- Climate Change Impact on African Continent: Comparison of Opportunity Cost for Adapt and No Adapt Policy Approaches
Authors: Chinowsky, Schweikert, Strzepek, Strzepek
Publication Date: August 2012
Abstract: Climate change is a potential threat to Vietnam's development as current and future infrastructure will be vulnerable to climate change impacts. This paper focuses on the physical asset of road infrastructure in Vietnam by evaluating the potential impact of changes from stressors, including: sea level rise, precipitation, temperature and flooding. Across 56 climate scenarios, the mean additional cost of maintaining the same road network through 2050 amount to US$10.5 billion. The potential scale of these impacts establishes climate change adaptation as an important component of planning and policy in the current and near future.
Authors: Paul Chinowsky, Amy Schweikert, Niko Strzepek, Kyle Manahan, Kenneth Strzepek and C. Adam Schlosser
Journal: Climatic Change
Publication Date: August 2012
Abstract: The African continent is facing the potential of a $183.6 billion USD liability to repair and maintain roads damaged from temperature and precipitation changes directly related to predicted climate change through 2100. This cost is strictly to retain the current road inventory. This cost does not include costs associated with impacts to critically needed new roads. In many African countries, limited or non-existent funds for adaptation and mitigation are challenging these countries to identify the threats that are posed by climate change, develop adaptation approaches to the predicted changes, incorporate changes into mid-range and long-term development plans, and secure funding for the proposed and necessary adaptations. Existing studies have attempted to quantify the impact of climate change on infrastructure assets that will be affected by climate change in the coming decades. The current study extends these efforts by specifically addressing the effect of climate change on the African road infrastructure. The study identifies both total costs and opportunity costs of repairing and maintaining infrastructure due to increased stressors from climate change. Proactive and reactive costs are examined for six climate scenarios, with costs ranging, respectively, from an average of $22 million USD to $54 million USD annually per country. A regional analysis shows contrast between impacts in five areas of the continent, with impacts ranging from 22 % opportunity cost to 168 %. These costs have the potential to delay critical infrastructure development on the continent and present a challenge to policy makers balancing short-term needs with long-term planning.
Authors: Len Wright, Paul Chinowsky, Kenneth Strzepek, Russell Jones, Richard Streeter, Joel B. Smith, Jean-Marc Mayotte, Anthony Powell, Lesley Jantarasami, William Perkins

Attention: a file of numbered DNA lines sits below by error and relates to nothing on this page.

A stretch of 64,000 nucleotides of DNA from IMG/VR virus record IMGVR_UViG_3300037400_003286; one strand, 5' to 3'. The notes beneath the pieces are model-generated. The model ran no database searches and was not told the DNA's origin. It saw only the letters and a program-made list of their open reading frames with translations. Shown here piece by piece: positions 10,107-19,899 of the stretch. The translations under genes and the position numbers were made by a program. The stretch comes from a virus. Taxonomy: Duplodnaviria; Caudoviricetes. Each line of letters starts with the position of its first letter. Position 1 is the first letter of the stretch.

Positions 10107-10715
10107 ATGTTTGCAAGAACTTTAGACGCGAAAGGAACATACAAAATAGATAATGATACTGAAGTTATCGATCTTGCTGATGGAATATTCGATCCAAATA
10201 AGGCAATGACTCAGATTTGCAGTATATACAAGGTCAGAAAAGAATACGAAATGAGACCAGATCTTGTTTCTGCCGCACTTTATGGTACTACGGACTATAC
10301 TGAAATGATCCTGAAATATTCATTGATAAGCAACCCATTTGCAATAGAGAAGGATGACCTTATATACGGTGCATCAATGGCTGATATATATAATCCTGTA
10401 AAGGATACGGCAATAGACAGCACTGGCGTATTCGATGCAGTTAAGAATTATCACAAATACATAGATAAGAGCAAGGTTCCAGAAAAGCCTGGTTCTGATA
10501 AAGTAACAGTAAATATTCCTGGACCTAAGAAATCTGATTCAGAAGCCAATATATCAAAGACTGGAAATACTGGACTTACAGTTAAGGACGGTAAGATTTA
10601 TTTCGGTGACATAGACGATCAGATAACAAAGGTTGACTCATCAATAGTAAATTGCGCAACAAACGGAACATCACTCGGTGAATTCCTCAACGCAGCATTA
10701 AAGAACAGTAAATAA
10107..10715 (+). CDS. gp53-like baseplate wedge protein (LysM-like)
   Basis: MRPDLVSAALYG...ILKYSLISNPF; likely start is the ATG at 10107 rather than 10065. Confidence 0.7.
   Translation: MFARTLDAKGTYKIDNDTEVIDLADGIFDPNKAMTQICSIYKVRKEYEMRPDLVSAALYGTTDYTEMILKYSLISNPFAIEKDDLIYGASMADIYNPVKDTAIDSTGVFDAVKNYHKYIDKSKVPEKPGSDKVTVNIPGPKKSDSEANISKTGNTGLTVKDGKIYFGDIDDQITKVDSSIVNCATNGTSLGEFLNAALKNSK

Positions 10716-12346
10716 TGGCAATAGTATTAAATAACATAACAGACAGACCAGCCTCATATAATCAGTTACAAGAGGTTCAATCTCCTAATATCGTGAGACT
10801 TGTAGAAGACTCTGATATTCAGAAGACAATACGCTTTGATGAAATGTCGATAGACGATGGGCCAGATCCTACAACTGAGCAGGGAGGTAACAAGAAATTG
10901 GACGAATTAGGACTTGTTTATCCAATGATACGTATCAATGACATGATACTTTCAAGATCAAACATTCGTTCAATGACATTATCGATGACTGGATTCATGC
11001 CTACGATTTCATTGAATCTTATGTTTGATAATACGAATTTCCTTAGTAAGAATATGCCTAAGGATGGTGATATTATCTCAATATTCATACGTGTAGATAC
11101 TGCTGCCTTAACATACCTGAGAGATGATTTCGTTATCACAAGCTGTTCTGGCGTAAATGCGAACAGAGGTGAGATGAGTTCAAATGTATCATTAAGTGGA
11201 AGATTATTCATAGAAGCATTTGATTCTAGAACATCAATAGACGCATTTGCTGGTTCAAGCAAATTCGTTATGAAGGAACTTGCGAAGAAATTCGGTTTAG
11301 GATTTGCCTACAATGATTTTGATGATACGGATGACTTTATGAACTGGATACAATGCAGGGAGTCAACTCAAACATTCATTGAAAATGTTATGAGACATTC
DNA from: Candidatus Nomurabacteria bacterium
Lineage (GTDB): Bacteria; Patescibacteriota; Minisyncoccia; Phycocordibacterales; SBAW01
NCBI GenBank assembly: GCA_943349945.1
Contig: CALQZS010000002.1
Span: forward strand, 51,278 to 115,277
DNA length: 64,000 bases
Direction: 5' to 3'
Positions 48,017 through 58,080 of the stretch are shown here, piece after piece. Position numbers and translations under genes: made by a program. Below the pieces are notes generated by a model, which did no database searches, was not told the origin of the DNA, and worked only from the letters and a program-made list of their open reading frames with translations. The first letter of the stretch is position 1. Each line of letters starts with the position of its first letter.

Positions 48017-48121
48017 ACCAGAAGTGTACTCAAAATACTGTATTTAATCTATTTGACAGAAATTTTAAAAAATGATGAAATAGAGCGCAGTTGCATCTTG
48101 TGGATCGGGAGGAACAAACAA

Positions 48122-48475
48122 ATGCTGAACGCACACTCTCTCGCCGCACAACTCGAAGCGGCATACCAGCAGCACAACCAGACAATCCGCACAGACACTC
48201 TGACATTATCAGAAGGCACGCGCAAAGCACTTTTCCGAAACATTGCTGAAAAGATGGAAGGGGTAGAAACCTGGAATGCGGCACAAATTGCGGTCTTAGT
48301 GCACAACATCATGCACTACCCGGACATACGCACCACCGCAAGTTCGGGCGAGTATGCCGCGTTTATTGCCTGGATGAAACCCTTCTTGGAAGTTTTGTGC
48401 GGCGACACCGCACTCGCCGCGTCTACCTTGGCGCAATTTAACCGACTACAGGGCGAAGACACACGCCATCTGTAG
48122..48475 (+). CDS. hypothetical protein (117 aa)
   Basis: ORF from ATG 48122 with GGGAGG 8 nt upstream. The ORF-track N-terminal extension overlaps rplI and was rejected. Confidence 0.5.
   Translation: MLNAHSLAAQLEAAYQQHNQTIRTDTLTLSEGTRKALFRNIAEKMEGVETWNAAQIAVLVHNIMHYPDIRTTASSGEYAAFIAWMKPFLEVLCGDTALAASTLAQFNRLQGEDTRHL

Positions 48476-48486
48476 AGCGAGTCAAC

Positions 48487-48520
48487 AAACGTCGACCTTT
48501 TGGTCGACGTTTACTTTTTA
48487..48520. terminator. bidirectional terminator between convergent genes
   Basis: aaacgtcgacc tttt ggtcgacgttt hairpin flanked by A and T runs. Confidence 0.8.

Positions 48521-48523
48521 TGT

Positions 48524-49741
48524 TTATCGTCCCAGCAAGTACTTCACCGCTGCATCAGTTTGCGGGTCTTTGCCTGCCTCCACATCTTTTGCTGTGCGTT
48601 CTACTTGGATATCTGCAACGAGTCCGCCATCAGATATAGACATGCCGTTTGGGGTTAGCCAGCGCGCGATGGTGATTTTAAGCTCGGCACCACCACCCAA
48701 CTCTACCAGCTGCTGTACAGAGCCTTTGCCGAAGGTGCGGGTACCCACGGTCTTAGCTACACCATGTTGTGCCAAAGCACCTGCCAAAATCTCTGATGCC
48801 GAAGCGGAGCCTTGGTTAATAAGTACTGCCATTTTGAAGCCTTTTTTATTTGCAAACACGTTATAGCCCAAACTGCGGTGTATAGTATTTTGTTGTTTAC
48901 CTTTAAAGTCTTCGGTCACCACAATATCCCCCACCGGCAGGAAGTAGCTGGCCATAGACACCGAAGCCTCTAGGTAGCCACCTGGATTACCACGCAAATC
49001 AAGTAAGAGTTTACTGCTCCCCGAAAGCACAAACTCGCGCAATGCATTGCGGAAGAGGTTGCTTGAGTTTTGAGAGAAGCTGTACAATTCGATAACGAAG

Journal: Mitigation and Adaptation Strategies for Global Change
Publication Date: February 2012
Abstract: We assessed the potential impacts of increased river flooding from climate change on bridges in the continental United States. Daily precipitation statistics from four climate models and three greenhouse gas (GHG) emissions scenarios (A2, A1B, and B1) were used to capture a range of potential changes in climate. Using changes in maximum daily precipitation, we estimated changes to the peak flow rates for the 100-year return period for 2,097 watersheds. These estimates were then combined with information from the National Bridge Inventory database to estimate changes to bridge scour vulnerability. The results indicate that there may be significant potential risks to bridges in the United States from increased precipitation intensities. Approximately 129,000 bridges were found to be currently deficient. Tens of thousands to more than 100,000 bridges could be vulnerable to increased river flows. Results by region vary considerably. In general, more bridges in eastern areas are vulnerable than those in western areas. The highest GHG emissions scenarios result in the largest number of bridges being at risk. The costs of adapting vulnerable bridges to avoid increased damage associated with climate change vary from approximately 140to250 billion through the 21st century. If these costs were spread out evenly over the century, the annual costs would be several billion dollars. The costs of protecting the bridges against climate change risks could be reduced by approximately 30% if existing deficient bridges are improved with riprap.
Authors: Chinowsky, Schweikert, Strzepek, Manahan, Strzepek, Schlosser
Publication Date: April 2011
Abstract: The African continent is facing the potential of a US$183.6 billion liability to repair and maintain roads damaged from temperature and precipitation changes related to climate change through 2100. As detailed, the central part of the continent faces the greatest impact from climate change with countries facing an average cost of US$22 million annually, if they adopt a proactive adaptation policy and a US$54 million annual average, if a reactive approach is adopted. Additionally, countries face an average loss of opportunity to expand road networks from a low of 22 per cent to a high of 235 percent in the central region.